Key elements of our approach are the standard boundary Harnack principle, barrier arguments, as well as scaling and blowup invariance. Since our approach is indirect and uses scalings, the core idea is to look at nonnegative solutions on global domains. The technical difficulties that seem to arise for generaliztions of our result concern the invariance of the domains in scaling.
The methods presented here should also work to prove a boundary Harnack principle for the positivity set of a solution to the thin obstacle problem as long as it is assumed a priori that the free boundary is Lipschitz. Then we may argue in a similar way as above for the thin obstacle problem, with equations having Lipschitz right hand side; see [1] in combination with our result.
2 Boundary Harnack in Cones
Theorem 2.1
Theorem 2.1 is a boundary Harnack principle, but with a right hand side. Clearly, a harmonic solution will control a subsolution. The significance of Theorem 2.1 is that a harmonic solution can control a supersolution, and that the allowed behavior for the right hand side depends on the opening of the cone or more explicitly on \(\alpha _1\). When the opening of the cone is large (so that \(\alpha _1\) is small), then negative values for \(\gamma \) are allowed, and the right hand side can have singular behavior near the boundary. When the opening of the cone is small (so that \(\alpha _1\) is large), then \(\gamma \) must be positive and large, so that the right hand side must decay as it approaches the boundary.
In order to prove Theorem 2.1, we will need the following convergence result:
Lemma 2.2
Proof
An alternate proof of the above lemma, for a more general domain and more general operator, is given in the proof of Lemma 4.5.
We now give a proof of the main theorem in this Section.
Proof of Theorem 2.1
As a corollary we are able to bound a supersolution by a subsolution as long as the right hand side is small enough and the subharmonic solution has a large enough height.
Corollary 2.3
Proof
We also state here another result which will be needed later in the proof of Lemma 3.14:
Corollary 2.4
Proof
We now show that the assumption that \(2\alpha _1 + \gamma >0\) is essential. We first consider the easier case when \(2\alpha _1+\gamma <0\), and show that Theorem 2.1 cannot possibly hold. For clarity of exposition we restrict the analysis to the case when \(\gamma =0\), so that the right hand side is constant.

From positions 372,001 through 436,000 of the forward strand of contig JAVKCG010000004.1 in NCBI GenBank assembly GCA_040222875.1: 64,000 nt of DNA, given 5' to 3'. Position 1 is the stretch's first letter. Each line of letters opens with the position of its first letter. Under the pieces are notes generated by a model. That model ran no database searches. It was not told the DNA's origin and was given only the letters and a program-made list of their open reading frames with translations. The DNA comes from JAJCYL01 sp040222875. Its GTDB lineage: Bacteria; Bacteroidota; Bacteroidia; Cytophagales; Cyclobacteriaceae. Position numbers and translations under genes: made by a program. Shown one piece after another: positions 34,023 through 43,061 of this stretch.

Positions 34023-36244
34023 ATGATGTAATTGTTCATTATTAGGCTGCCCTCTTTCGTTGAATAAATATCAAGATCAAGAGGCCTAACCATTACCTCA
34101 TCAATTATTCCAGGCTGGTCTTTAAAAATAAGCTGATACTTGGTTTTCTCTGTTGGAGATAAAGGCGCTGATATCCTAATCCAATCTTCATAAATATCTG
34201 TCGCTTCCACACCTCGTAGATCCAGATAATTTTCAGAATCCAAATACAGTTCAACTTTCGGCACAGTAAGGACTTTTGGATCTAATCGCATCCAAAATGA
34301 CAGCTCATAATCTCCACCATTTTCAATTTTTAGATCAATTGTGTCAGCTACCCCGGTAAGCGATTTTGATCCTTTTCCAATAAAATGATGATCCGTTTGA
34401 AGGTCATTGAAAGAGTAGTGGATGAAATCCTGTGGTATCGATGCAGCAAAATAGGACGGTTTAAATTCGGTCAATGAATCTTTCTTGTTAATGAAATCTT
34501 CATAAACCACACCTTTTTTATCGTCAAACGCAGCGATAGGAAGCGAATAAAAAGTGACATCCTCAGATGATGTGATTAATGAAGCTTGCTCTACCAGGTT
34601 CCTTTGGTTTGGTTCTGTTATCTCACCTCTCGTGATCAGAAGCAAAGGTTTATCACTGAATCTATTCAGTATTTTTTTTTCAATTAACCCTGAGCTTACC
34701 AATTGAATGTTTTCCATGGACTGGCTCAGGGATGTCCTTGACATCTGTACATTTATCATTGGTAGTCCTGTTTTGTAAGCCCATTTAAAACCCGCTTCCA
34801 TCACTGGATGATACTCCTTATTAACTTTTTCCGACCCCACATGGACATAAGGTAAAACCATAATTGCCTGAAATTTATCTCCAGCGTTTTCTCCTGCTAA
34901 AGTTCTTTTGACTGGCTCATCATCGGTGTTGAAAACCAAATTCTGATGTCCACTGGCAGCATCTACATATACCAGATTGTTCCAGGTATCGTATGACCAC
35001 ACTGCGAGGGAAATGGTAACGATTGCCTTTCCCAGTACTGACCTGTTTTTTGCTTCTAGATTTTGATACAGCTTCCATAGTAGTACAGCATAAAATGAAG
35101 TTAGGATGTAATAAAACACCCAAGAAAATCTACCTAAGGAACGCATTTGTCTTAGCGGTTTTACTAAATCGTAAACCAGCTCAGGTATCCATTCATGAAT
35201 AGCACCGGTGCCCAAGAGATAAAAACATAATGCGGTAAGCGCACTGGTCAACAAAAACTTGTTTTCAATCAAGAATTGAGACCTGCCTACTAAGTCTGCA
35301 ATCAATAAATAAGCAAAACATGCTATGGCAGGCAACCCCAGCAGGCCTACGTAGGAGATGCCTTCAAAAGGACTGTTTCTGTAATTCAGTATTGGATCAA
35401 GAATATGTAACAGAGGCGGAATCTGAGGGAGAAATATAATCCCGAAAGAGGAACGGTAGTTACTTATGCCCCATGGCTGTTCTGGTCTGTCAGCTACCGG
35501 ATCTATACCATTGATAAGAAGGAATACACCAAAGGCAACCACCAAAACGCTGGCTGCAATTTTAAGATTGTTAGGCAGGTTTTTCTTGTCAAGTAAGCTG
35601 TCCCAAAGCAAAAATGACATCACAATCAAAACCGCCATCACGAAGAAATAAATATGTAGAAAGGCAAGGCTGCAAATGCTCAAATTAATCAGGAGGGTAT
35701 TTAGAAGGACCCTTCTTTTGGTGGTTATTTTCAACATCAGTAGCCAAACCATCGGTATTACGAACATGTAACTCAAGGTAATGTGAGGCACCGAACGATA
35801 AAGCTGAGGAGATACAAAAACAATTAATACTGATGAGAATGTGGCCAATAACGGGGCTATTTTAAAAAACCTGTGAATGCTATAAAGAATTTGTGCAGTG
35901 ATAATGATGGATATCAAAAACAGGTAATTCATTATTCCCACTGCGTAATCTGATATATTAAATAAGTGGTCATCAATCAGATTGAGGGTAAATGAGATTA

Theorem 2.5
Proof
We can show that Theorem 2.1 is sharp by considering the critical case when \(2\alpha _1 =0\). For when dimension \(n=2\) this result was shown in [10].
Theorem 2.6
Let \({\mathcal {C}}\) be a cone in \({\mathbb {R}}^n\) with \(\alpha _1=2\). Then the boundary Harnack principle with right hand side does not hold.
Proof
3 Boundary Harnack in Lipschitz Domains

We will employ compactness methods and thus need a convergence result provided by Lemma 3.2.

We will need to bound the behavior of a nonnegative harmonic function at the boundary from above and below which is given in Lemma 3.3.

We will need a Liouville type result which is given in Lemma 3.6.

We will then adapt the proof of Theorem 2.1 (again using compactness techniques) to obtain the proof of Theorem 3.10.
Lemma 3.1
We give later a proof of a more general version of this lemma; see Lemma 4.4 in Section 4.
Lemma 3.2
We give later a proof of the more general Lemma 3.2 in Section 4 that implies Lemma 3.2.
Lemma 3.3
Proof
Corollary 3.4
Proof
Remark 3.5
Lemma 3.6
Let \(u,v \in \mathcal {S}(D_{L,\infty })\) with \(u,v \ge 0\), then \(u = cv\) for some constant \(c\ge 0\).
Proof
Lemma 3.7
Remark 3.8
The significance of Lemma 3.7 is that we do not require \(v \ge 0\).
Proof
Let \(w=C_1uv\ge 0\). Then from Lemma 3.6 we have that \(w=cu\) for some constant c, so that \(v=(C_1c)u\). \(\quad \square \)
We will need an improvement over the previous lemma.
Lemma 3.9
In Section 4 we give a proof of a more general result in Theorem 4.2.
Theorem 3.10
Proof
For simplicity we assume \(\Delta u=0\) and \(\Delta v \le 0\) in \(D_{L,2}\) and show that \(v \le Cu\) in \(B_{1/2}\). Once this has been shown, the situation when u and v satisfy (3.3) is proven exactly as in Corollary 2.3. We also initially prove the theorem for a fixed \(x^0 \in {\mathcal {C}}_M \cap \partial B_{1/2}\).